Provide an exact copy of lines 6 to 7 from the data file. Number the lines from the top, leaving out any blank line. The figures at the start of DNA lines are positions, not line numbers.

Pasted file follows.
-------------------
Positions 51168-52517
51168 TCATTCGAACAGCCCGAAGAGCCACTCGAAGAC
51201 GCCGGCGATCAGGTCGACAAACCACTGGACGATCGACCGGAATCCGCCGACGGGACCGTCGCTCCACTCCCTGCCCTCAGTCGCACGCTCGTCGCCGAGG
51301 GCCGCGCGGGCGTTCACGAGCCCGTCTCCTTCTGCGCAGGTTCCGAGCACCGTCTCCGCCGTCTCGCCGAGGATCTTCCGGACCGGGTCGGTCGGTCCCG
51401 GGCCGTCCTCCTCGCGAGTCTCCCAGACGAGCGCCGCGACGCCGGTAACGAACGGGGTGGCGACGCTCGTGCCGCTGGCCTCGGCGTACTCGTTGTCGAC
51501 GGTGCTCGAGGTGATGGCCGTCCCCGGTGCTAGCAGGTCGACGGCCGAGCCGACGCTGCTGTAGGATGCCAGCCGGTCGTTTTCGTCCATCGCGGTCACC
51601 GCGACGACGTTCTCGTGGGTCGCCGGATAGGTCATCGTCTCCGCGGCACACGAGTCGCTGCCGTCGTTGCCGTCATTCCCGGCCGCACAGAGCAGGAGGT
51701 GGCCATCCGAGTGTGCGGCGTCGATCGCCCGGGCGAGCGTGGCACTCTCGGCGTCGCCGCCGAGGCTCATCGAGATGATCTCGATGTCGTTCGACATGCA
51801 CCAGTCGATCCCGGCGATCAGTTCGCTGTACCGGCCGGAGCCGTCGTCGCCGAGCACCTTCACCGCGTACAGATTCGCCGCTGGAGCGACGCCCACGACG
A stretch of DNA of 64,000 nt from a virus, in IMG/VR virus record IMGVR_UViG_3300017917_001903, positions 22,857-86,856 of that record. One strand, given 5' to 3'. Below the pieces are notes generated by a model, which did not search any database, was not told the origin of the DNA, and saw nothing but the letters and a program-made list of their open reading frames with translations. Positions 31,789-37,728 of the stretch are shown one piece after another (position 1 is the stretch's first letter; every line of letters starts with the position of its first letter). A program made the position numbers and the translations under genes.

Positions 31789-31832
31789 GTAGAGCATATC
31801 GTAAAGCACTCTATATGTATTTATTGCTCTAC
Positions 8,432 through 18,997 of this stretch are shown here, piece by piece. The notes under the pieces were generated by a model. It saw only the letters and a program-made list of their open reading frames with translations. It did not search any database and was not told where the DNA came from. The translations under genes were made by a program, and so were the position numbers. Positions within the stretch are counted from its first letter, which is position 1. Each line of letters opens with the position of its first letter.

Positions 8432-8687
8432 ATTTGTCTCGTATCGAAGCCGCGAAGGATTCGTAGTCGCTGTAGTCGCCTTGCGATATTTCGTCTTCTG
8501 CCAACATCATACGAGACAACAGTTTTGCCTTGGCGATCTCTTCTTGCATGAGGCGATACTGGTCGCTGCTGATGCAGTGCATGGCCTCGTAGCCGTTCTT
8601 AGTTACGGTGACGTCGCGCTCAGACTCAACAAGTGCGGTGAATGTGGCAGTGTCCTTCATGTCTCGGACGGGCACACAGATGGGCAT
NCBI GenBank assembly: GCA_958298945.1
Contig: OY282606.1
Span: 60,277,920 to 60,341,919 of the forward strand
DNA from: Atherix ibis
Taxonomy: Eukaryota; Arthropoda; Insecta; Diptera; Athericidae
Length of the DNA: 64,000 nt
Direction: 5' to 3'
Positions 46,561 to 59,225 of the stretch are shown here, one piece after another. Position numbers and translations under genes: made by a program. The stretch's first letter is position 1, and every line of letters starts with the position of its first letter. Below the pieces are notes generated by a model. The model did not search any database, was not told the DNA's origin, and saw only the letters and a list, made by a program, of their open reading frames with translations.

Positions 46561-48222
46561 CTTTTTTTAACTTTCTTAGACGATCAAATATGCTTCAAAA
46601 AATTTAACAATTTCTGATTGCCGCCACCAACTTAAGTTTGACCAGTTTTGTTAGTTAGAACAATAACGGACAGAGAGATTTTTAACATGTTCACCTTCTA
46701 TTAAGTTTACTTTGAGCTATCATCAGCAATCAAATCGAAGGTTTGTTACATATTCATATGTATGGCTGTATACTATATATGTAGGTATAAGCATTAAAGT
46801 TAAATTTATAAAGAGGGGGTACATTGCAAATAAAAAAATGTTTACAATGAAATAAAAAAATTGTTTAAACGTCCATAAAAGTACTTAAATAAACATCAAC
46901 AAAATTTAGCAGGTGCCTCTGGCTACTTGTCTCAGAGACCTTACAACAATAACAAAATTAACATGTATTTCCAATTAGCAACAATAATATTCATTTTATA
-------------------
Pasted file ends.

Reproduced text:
51501 GGTGCTCGAGGTGATGGCCGTCCCCGGTGCTAGCAGGTCGACGGCCGAGCCGACGCTGCTGTAGGATGCCAGCCGGTCGTTTTCGTCCATCGCGGTCACC
51601 GCGACGACGTTCTCGTGGGTCGCCGGATAGGTCATCGTCTCCGCGGCACACGAGTCGCTGCCGTCGTTGCCGTCATTCCCGGCCGCACAGAGCAGGAGGT